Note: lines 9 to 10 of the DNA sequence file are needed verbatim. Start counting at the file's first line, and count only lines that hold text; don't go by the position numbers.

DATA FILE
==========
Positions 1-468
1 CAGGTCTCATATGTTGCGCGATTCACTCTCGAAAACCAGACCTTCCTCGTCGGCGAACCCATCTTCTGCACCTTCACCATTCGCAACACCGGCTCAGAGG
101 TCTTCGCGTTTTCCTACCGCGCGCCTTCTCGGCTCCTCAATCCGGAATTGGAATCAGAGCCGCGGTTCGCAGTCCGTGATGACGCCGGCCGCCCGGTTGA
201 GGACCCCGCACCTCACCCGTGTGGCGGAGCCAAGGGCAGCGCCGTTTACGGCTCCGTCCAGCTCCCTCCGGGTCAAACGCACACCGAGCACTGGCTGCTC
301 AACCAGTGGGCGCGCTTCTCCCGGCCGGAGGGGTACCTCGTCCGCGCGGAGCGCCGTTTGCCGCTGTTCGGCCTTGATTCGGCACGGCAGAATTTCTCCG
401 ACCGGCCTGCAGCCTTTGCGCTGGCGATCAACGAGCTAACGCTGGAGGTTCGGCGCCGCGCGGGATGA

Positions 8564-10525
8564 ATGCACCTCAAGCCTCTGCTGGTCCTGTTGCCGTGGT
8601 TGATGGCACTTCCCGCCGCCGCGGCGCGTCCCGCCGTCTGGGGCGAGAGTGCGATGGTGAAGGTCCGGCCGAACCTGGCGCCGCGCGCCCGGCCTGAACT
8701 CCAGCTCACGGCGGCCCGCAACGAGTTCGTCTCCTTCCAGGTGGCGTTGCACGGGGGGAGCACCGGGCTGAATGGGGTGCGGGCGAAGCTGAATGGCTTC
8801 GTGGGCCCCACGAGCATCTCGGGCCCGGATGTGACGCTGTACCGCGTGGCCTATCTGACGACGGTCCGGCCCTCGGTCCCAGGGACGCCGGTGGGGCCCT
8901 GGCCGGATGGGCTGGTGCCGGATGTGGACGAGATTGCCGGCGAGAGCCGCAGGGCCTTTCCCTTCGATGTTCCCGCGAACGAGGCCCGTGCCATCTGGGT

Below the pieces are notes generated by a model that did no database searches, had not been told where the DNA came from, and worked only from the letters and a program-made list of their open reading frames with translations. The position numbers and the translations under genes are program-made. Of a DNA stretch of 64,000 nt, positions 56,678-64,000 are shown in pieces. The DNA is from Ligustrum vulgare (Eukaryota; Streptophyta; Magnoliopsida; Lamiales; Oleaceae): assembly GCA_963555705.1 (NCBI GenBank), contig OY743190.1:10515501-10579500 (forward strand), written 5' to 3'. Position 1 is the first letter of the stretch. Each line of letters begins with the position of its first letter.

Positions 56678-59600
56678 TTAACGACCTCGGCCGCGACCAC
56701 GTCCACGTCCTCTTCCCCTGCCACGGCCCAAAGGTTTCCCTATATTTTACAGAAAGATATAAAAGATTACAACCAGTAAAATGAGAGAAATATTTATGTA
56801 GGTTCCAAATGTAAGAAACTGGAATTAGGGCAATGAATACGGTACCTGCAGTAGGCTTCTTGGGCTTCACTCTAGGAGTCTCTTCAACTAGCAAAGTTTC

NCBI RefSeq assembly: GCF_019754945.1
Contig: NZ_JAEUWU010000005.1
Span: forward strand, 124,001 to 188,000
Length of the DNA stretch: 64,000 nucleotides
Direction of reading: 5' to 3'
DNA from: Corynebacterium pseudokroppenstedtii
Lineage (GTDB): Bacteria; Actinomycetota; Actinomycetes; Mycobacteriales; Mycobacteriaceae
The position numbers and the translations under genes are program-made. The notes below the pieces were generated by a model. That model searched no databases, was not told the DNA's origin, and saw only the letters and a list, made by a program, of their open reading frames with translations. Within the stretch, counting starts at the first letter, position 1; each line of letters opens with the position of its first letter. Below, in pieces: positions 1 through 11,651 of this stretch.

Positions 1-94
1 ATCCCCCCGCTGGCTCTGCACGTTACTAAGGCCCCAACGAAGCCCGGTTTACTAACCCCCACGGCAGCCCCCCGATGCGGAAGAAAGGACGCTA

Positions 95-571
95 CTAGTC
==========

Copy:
8601 TGATGGCACTTCCCGCCGCCGCGGCGCGTCCCGCCGTCTGGGGCGAGAGTGCGATGGTGAAGGTCCGGCCGAACCTGGCGCCGCGCGCCCGGCCTGAACT
8701 CCAGCTCACGGCGGCCCGCAACGAGTTCGTCTCCTTCCAGGTGGCGTTGCACGGGGGGAGCACCGGGCTGAATGGGGTGCGGGCGAAGCTGAATGGCTTC